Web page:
RIAA Verdict is in - Guilty

Budyzir

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#2
That freaking sucks, screw the RIAA, I haven't bought a CD in years and I doubt I ever will again.
 

TheDrip

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#4
Kazaa, eeeyyuuuuck
 

MJMANDALAY

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Cut and Paste for PDA people:)





RIAA trial verdict is in: jury finds Thomas liable for infringement
By Eric Bangeman | Published: October 04, 2007 - 04:30PM CT


Duluth, Minnesota — After just four hours of deliberation and two days of testimony, a jury found that Jammie Thomas was liable for infringing the record labels' copyrights on all 24 the 24 recordings at issue in the case of Capitol Records v. Jammie Thomas. The jury awarded $9,250 in statutory damages per song, after finding that the infringement was "willful," out of a possible total of $150,000 per song. The grand total? $222,000 in damages.

After the verdict was announced, Thomas and her attorney Brian Toder quickly left the courtoom. Toder offered a terse "no comment" when asked if Thomas had any intention to appeal the case. The jury was also in no mood to talk to the media, choosing instead to be escorted out of the courthouse by court personnel, ignoring the battery of television cameras and TV reporters at the foot of the courthouse steps.

The plaintiffs' legal team spent a few minutes talking to the jury after the verdict was announced, finally emerging from the courthouse to take questions from the media. The first question asked of Gabriel was whether the RIAA would enforce and try to collect the judgment. Gabriel replied that he hadn't had the chance to talk to the client about that yet. He said that the jury did not explain how they arrived at the $9,250 figure, but that they expressed to the legal team that the case was "clear and well-presented."

Gabriel also noted the magnitude of the case in response to a question. "We appreciate the opportunity to put out in daylight the facts and evidence collected in this case," he replied. "This does send a message, we hope, that both downloading and distributing music is no joke." When asked if there was an end game in sight for the series of lawsuits, Gabriel said that it was up to the RIAA to decide.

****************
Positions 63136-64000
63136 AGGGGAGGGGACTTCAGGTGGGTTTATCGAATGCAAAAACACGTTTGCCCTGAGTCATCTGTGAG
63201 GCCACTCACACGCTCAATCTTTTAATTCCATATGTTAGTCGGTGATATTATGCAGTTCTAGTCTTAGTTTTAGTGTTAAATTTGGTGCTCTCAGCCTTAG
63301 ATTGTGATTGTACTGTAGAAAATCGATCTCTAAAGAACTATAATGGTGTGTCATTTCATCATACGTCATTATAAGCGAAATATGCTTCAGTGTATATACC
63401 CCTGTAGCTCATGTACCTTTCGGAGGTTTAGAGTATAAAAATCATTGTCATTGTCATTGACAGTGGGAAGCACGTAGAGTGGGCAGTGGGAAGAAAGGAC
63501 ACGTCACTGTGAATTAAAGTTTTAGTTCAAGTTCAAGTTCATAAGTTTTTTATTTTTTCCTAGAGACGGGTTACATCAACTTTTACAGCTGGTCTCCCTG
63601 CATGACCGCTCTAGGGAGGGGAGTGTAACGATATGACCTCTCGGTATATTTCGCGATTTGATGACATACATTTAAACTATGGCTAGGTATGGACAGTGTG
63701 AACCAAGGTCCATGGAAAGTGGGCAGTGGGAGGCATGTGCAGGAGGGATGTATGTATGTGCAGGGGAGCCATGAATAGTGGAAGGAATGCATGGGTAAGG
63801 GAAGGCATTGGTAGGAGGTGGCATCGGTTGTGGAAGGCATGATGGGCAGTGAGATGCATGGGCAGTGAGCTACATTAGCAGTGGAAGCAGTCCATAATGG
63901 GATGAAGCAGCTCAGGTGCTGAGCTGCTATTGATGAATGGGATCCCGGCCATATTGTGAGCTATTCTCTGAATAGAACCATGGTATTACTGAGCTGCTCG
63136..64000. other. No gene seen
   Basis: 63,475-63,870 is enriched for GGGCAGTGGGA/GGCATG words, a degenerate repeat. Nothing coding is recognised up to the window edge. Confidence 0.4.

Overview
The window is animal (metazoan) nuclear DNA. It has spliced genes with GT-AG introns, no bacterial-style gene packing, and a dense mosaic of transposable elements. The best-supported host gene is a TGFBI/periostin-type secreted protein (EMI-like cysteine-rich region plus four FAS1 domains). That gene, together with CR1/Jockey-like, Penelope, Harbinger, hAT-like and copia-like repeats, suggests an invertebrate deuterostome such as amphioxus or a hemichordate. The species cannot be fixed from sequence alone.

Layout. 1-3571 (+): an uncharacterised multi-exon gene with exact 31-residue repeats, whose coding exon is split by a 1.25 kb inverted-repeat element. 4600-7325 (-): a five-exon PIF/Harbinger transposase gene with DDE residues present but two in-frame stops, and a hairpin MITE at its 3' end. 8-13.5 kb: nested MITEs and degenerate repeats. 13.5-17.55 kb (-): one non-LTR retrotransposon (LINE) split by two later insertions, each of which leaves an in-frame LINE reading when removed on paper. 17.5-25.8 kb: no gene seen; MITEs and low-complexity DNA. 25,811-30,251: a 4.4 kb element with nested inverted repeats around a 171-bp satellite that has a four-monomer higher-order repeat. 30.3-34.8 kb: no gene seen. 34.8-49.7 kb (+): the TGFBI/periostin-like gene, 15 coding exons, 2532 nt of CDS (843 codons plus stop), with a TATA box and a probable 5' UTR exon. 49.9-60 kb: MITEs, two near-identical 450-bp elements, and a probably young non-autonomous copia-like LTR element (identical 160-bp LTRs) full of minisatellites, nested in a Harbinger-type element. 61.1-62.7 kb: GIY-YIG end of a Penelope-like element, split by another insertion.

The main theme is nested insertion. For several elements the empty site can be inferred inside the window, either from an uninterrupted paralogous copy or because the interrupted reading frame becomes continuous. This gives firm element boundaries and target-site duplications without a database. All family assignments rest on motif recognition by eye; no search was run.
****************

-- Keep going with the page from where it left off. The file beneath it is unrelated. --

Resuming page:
Before the deliberations began, counsel for both parties presented their closing arguments. Thomas' attorney, Brian Toder, went first (per court rules). Speaking forcefully and only referring to his notes rarely, he took 15 minutes to make his points. He started off by repeating his assertion from the opening arguments that the defendant was in a "tough role" given what the jurors had heard and seen in the courtroom. "There are certainly alternative explanations, because my client didn't do it," he told the jury. "Someone used her name and IP address—it's not impossible."

Toder then reminded the jury that they have the burden of "proving that Jammie Thomas was the human being calling herself 'tereastarr' doing all of this."

Toder then turned to the RIAA's witnesses, beginning with Mark Weaver of SafeNet. "He's a stand-up guy," Toder told the jury. "But he never once said that Jammie Thomas did this—just tereastarr at an IP address." He then moved on to David Edgar, manager of Charter's Internet security department and noted that he didn't testify that the MAC address from the cable modem rented to Thomas identified a specific computer.

Toder then turned his attention to the RIAA's expert witness, Dr. Doug Jacobson. Calling him the plaintiff's expert a "hired gun," Toder said "I think you saw he was making things up as he went along." He focused on the debate over the presence of the songs on the hard drive examined by Jacobson, and argued that the defense proved definitively that Jacobson was "absolutely wrong" about his assertion that it would not have been possible to rip the songs on the hard drive from CD given the time stamps. He also argued that the notoriety from the case helped Jacobson's security business, Palisade Systems, and that the "five or six hours" Jacobson said he spent on the case means he could not have given it the time and attention it deserved.